So filmmakers are not only leaving Los Angeles for other states, they’re leaving the country too! Have I arrived here at the wrong time? Is this town no longer the beloved home of the entertainment industry? Perhaps I should go set up a sheep farm next to Peter Jackson’s Weta studios in New Zealand instead?

Amy Lemisch, director of the California Film Commission, says the first draft of the state's incentive legislation did include commercial producers. “The film and TV incentives were one part of a billion-dollar benefit package for lots of industries, like car manufacturers,” she explained. “The program is targeted because we’re allocated a limited amount of money each year. Choices were made by legislators to include the type of production companies most likely to leave the state and go film elsewhere.”

OK, so despite this "brave" effort by the California government, filmmakers are still leaving. According to statistics from film permit allocator FilmL.A., the amount of "permitted production days" – or PPDs, as they call them – for feature films, TV and commercials fell 30 percent, 17 percent and 12 percent, respectively, from 2008 to 2009. And although this year’s PPDs first-quarter figures look promising, it’s too early to tell if the trend of companies leaving L.A. has slowed down.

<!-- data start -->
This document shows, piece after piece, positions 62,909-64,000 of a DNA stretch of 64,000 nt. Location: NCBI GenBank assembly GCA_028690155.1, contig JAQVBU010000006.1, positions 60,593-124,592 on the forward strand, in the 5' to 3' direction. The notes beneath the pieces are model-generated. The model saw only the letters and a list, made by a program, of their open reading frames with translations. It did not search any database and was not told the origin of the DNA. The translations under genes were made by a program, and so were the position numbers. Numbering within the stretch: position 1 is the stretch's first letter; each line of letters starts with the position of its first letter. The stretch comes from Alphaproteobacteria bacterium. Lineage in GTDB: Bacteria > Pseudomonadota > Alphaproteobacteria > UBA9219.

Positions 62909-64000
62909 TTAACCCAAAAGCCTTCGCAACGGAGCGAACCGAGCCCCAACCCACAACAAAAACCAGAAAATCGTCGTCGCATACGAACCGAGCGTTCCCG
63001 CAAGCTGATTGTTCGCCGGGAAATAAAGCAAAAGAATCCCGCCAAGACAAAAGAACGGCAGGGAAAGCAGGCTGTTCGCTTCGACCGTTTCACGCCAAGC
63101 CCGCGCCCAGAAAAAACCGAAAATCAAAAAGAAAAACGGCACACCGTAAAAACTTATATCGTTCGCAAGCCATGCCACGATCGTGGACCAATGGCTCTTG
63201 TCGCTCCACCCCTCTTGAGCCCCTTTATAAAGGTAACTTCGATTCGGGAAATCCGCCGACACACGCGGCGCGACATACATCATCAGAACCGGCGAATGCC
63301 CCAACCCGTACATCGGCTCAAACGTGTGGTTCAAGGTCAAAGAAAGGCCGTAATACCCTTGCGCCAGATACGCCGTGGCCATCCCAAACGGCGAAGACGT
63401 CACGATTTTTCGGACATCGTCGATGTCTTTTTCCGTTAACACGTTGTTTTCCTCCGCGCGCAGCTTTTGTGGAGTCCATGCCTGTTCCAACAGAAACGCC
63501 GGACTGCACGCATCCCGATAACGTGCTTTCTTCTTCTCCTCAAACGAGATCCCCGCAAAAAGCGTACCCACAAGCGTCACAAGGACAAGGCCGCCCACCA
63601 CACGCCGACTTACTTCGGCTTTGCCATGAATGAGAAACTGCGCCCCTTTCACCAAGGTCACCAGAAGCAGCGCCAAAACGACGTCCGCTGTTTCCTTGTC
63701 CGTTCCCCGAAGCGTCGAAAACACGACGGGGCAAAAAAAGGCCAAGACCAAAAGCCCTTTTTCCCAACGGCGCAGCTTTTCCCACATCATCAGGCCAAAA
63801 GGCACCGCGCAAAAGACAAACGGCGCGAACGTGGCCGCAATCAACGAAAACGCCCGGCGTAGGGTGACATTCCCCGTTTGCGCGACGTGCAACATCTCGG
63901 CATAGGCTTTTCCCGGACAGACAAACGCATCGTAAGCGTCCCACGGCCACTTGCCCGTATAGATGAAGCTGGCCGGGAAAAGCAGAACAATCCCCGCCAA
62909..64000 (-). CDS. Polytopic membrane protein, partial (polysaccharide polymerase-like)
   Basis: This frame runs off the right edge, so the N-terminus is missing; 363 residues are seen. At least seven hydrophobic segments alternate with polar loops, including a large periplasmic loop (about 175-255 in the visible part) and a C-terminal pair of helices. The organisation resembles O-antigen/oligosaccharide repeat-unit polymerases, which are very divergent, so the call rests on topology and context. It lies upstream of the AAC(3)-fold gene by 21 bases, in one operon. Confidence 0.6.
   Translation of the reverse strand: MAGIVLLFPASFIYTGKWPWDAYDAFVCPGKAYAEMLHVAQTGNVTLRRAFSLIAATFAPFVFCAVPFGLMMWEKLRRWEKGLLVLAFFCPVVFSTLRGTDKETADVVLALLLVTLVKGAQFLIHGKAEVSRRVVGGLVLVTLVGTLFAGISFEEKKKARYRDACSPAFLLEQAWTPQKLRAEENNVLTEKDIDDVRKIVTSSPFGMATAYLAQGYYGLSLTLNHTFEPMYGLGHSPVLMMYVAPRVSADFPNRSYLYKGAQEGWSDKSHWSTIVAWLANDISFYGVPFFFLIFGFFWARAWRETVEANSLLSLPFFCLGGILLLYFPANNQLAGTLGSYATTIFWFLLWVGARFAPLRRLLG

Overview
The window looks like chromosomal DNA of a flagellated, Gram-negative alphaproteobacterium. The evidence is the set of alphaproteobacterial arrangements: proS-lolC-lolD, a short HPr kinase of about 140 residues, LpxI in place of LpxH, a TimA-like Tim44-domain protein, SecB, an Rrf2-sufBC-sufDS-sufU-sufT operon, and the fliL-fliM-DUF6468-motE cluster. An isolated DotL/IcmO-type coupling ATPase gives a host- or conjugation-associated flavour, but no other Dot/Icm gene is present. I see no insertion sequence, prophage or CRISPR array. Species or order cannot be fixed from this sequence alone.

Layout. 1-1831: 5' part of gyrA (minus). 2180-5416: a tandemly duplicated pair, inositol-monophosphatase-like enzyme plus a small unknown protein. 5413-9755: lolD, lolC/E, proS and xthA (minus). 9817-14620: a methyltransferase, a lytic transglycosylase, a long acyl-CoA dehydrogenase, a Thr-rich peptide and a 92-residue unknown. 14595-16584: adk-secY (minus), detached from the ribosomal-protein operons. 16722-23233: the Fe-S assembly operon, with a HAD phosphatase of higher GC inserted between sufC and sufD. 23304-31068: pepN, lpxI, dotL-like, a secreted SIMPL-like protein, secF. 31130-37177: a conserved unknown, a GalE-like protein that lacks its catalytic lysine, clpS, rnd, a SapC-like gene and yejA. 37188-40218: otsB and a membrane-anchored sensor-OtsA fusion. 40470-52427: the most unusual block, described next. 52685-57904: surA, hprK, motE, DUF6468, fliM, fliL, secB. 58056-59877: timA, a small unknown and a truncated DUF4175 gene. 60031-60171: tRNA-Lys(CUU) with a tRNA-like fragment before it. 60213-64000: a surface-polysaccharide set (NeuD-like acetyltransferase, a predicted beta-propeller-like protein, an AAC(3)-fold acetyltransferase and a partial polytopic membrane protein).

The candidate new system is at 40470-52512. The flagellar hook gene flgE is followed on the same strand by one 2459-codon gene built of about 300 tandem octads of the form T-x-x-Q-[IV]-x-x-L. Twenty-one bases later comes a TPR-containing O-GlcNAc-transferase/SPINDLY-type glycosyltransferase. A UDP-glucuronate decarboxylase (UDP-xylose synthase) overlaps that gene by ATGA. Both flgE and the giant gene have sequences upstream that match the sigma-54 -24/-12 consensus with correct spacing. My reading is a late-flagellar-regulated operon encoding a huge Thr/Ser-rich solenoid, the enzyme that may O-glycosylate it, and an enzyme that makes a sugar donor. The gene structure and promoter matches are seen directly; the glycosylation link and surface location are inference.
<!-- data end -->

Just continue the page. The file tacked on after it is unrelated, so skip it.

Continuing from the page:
So, in the meantime, how to solve this Los Angeles Desertion Syndrome (LADS, as I’ll call it, in typically British fashion)?

Well, I’ll tell you.

Despite the recession, I think all businesses connected with film (and their representatives such as local chambers of commerce), Mayor Antonio Villaraigosa’s office, the big movie studios and organizations like FilmL.A. should get together.

No Hollywood means no tourists; they will all be heading instead for Michiganwood or New Mexicowood.

A public conversation needs to be had about Los Angeles losing its title as the world’s capital of entertainment.

And once the officials realize this is not good – that the entertainment industry’s dollars are Los Angeles' lifeblood – they should consider passing a temporary five-year, Los Angeles-only bylaw or begin a new “Shot in L.A.” program that offers between 1.5 percent and 3 percent in a “top-pp” tax break as well as the California state incentive. (It's similar to the Scene in San Francisco rebate program that gives filmmakers who base productions there up to a $600,000 refund of city fees and payroll tax.) It would be for all filmmakers shooting within the 30-mile “zone” of Hollywood; a kind of bonus tax credit scheme on top of another.

Admittedly, this “Top-Up Tax” credit will be expensive, but only temporarily, especially if the beautiful residents of L.A. see it as a “loan” to the entertainment industry in order to keep their city on the film map for the foreseeable future.

And five years is, I think, long enough to embed a change in a film studio’s production strategy (along the lines of: “Yippee! We can save more money in Hollywood, let’s stay here and/or come back!”). And it’s also long enough for other competing states – and governments around the world offering movie incentives – to panic and realize Southern California is deadly serious about keeping filming in the place where it belongs: Los Angeles.

So what do you think? Should I be made mayor? Or is this an impossible wish list and I’ve totally missed something?